What is physical therapy and how can this help fibromyalgia?
Physical therapy is the practice of treating the body by physical means to improve pain and function. Physical therapists (PTs) can evaluate the body for problems in function and movement and then treat with a focus on increasing strength, improving range of motion, and helping with activities of daily living. In particular, physical therapy for fibromyalgia focuses on improving pain, decreasing muscle weakness, improving sleep problems, and reducing fatigue.
What are the techniques of fibromyalgia physical therapy?
There is no cure for fibromyalgia, but physical therapists use a wide range of modalities to help with fibromyalgia pain. These can include:
- Soft tissue mobilization
- Muscle Energy
- Therapeutic heat
- TENS (transcutaneous electrical nerve stimulation)
- Strength training
In addition, physical therapists can help develop individualized fibromyalgia therapy that includes daily aerobic and flexibility programs at home. The therapist will track progress and make sure that the home fibromyalgia physical therapy program is resulting in good body alignment and movement patterns.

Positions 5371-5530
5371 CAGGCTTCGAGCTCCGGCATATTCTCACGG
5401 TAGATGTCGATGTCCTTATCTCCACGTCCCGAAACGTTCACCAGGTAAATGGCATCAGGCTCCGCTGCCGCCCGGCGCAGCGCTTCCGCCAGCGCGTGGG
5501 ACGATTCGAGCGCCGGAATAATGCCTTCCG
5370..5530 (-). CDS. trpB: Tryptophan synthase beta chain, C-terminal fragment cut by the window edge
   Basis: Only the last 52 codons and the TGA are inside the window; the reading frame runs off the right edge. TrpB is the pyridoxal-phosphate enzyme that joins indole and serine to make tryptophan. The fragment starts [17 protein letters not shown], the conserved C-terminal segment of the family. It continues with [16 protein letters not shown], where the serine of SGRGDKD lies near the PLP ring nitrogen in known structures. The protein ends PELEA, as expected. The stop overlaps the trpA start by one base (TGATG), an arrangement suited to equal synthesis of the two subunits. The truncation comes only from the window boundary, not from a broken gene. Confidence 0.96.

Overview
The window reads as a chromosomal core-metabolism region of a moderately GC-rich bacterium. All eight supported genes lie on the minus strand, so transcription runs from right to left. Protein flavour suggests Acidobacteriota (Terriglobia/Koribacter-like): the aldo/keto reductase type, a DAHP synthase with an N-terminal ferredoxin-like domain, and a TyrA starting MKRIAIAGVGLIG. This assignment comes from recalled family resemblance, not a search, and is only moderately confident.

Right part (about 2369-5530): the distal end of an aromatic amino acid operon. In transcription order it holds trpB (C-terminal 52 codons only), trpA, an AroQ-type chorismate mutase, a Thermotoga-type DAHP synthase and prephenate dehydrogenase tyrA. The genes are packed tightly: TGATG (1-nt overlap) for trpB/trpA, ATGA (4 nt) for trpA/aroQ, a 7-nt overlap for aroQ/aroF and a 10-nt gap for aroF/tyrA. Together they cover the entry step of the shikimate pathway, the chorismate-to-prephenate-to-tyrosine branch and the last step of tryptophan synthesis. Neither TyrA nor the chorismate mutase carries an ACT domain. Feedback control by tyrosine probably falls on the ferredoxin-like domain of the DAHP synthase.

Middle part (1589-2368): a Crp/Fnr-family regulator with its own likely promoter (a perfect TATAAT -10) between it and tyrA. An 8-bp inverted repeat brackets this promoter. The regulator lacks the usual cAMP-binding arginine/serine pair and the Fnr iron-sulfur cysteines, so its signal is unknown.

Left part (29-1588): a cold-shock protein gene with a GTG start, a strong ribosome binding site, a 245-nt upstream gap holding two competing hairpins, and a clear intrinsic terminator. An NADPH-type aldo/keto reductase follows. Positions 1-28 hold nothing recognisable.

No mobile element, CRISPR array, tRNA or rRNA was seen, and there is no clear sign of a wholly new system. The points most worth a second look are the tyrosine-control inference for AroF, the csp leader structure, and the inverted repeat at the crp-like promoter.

Is there research supporting fibromyalgia physical therapy?
Yes, based on evidence from a 2008 review of randomized clinical trials involving 2276 fibromyalgia sufferers, aerobic exercise was found to help with pain and tender points and showed improvement in physical function and overall wellbeing. Another published study showed that a fibromyalgia physical therapy based educational program also helped with a feeling of wellbeing.
Where can physical therapists for fibromyalgia be found?
Physical therapists are licensed professionals and many health care companies include physical therapists on their provider lists. It is helpful to find a physical therapist who is familiar and has experience treating fibromyalgia. Most importantly, talk with your health care provider for recommendations for a good fibromyalgia physical therapist.
Busch AJ, Schachter CL, Overend TJ, et al. Exercise for fibromyalgia: a systematic review. J Rheumatol 2008; 35:1130
Havermark AM, Languis-Eklof A. Long term follow up of a physical therapy programme for patients with fibromyalgia syndrome. Scand J Caring Sci. 2006 Sep. 20(3):315-22